Washington Sikh Foundation to give sewa award 2008 to Nishkam Sikh Welfare council
Nishkam came into existence in response to the tragic events of 1984 November
Vocational training for youth in New Delhi by Nishkam
Dr. Balwant Singh and his wife began holding Sikh Youth Camps in Lewisburg in 1974. Later on in 1977, it was decided by the organizing group that youth camps be separate from the adults and hold camps exclusively for the children for 15 days. He continued to be part of camp organization till 1999 when his health broke down and could not continue any further. He has all been assigned the duty of selecting books for all five age groups for Sri Hemkunt Foundation’s International Sikh Youth Symposium started in 1983. Every year over 3000 students participate in these symposiums all over the world. He was a regular speaker on Sikh theology in many gurdwaras before his health deteriorated.
Dr. Rajwant Singh, Executive Director of GGSF, said, “This year we feel very proud that we are finally saluting this august institution which has given a true meaning to the word ‘nishkam’ meaning work without keeping reward in mind. In giving an award to Dr. Balwant Singh we are honoring the heroes of Sikh presence in America. He belongs to the category of individuals who have strengthened the roots of Sikhism in this land.”
Balwant Singh, Professor emeritus of management, Bucknell University, Lewisburg Pa., was born at Naushahra District Sargodha (West Punjab) in 1927 and migrated to Delhi (India) in 1947.He came on leave for higher studies from Delhi University to the University of Pennsylvania, Philadelphia in 1963. He was appointed as Professor of management in 1967 at Bucknell University, and was appointed as Christian R. Lindback chair in Business Administration in 1983. He also served as director of Bucknell’s Master of Science degree in business administration program. He retired in 1993 after 25 years of teaching at Bucknell. He served as judge for society’s scholarship awards program- Delta Mu Delta National Honor Society in Business administration, and honored him with an annual scholarship in his name. He has also taught at Cambridge University.
Ranjit Singh, the Chair Person of GGSF said, “We feel privileged to honor such an individual. It was his vision to infuse Sikhi spirit in the youth by launching Gurmat Camps. We certainly hope that many others would follow his example.”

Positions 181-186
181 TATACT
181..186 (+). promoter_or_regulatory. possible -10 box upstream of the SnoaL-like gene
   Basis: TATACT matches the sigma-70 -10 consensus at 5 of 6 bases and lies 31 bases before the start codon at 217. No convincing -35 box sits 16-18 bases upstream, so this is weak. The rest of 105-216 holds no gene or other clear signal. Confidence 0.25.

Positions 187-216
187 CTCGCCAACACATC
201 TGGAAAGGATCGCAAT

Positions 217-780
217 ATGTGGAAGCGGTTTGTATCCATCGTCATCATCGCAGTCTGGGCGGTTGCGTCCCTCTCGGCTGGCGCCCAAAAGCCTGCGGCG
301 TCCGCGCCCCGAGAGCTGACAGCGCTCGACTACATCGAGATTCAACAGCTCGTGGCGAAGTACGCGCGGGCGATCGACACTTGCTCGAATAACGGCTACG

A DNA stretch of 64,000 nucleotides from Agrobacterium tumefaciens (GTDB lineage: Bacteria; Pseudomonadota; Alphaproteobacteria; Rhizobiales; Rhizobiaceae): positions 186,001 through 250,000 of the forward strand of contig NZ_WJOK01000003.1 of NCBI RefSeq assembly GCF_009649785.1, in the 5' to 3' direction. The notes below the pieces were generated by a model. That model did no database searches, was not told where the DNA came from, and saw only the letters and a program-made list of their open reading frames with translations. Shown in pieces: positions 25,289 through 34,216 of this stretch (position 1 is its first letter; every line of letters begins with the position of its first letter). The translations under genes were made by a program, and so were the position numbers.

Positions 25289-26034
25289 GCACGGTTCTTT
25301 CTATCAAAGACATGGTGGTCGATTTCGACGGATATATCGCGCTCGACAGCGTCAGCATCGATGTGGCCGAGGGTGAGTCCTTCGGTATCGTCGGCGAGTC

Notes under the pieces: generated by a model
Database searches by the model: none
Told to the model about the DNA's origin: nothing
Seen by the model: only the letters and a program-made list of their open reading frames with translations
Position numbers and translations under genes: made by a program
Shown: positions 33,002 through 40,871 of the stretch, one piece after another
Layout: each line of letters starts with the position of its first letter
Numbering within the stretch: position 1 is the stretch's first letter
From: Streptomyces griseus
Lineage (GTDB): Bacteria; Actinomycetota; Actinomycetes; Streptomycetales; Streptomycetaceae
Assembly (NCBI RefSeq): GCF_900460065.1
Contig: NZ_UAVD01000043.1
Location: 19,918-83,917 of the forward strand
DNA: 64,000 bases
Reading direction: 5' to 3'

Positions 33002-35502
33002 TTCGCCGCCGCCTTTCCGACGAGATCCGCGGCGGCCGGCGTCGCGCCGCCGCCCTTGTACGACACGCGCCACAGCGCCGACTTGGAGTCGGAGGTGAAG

Nishkam initially focused on providing relief to the Sikh widows and orphans after the violence on November 1984. It provided means of support to the distraught families, food and shelter to thousands of families in the affected areas and whose houses were burnt by the rioters. Later it provided the vocational training to widows and helped educate the Sikh orphans. It is housed in the infamous neighborhood of Tilak nagar, most affected by the Anti-Sikh violence and has many volunteers and paid staff overseeing a large humanitarian effort. http://www.nishkam.org/index.htm
Nishkam has grown into a multi-dimensional welfare organization which provides educational assistance to youth, housing to disaster affected areas in India, job training to poor in Delhi and Sikligar tribes in Western and Central India, shelter for elderly, and medicinal assistance to many patients through its centers. It has recently built houses for tsunami victims in Tamil Nadu and earthquake victims in Gujarat.
Last year this award was given to Former Akal Takhat Jathedar, Prof. Darshan Singh. In 2006, GGSF honored Smithsonian Institution and Sikh Heritage Foundation for the Sikh exhibit in Washington, DC and Bibi Inderjit Kaur of Sikh Dharma International, wife of Late Singh Sahib Harbhajan Singh Yogi., In 2004, GGSF honored Baba Sewa Singh of Khadur Sahib for his environmental initiatives to bring greenery in Punjab. He has been planting trees in Punjab and in central India.
In 2003, this award was given to Manjit Singh of Ottawa, Canada, who has lobbied
tirelessly the Canadian government and political establishment to ease many restrictions on Sikhs so that they can enjoy religious freedom while earning their livelihood in Canada. Darshan Singh Dhaliwal was honored in 2005 for his assistance in tsunami disaster.
In 2002, GGSF had honored Sikh Media and Research Task Force (SMART and now SALDEF) and Sikh Council on Religion and Education (SCORE), both based in Washington, for their work in the post 9/11 era in America to deter attacks on Sikhs and lobbying the U. S. government for assistance to Sikhs. In addition, it honored Giani Harbans Singh of Patiala for doing a monumental work on the translation and the grammar of Guru Granth Sahib, a valuable contribution for the propagation of Sikhism.
In 2001, GGSF honored Raghbir Singh Bains for creating the CD ROM version of the encyclopedia of Sikhism and his work in the field of education for Sikh youth.
In the past, GGSF has also honored Dr. I. J. Singh of New York for his literary contribution and Dr. Rajwant Singh of Washington for representing the Sikhs to various platforms and Martin Palmer of Alliance of Religions and Conservation , United Kingdom, for his work on environmental issues with Sikh community.
GGSF, founded in 1985, has provided the representation to the Sikh community in various platforms in myriad ways. It has consistently worked to create awareness among Americans at large regarding Sikhs and Sikhism. It has been invited to the White House and other governmental agencies, regarding the issues concerning the Sikhs in America. It has represented Sikhs in the Interfaith Conference of Metropolitan area since 1987.
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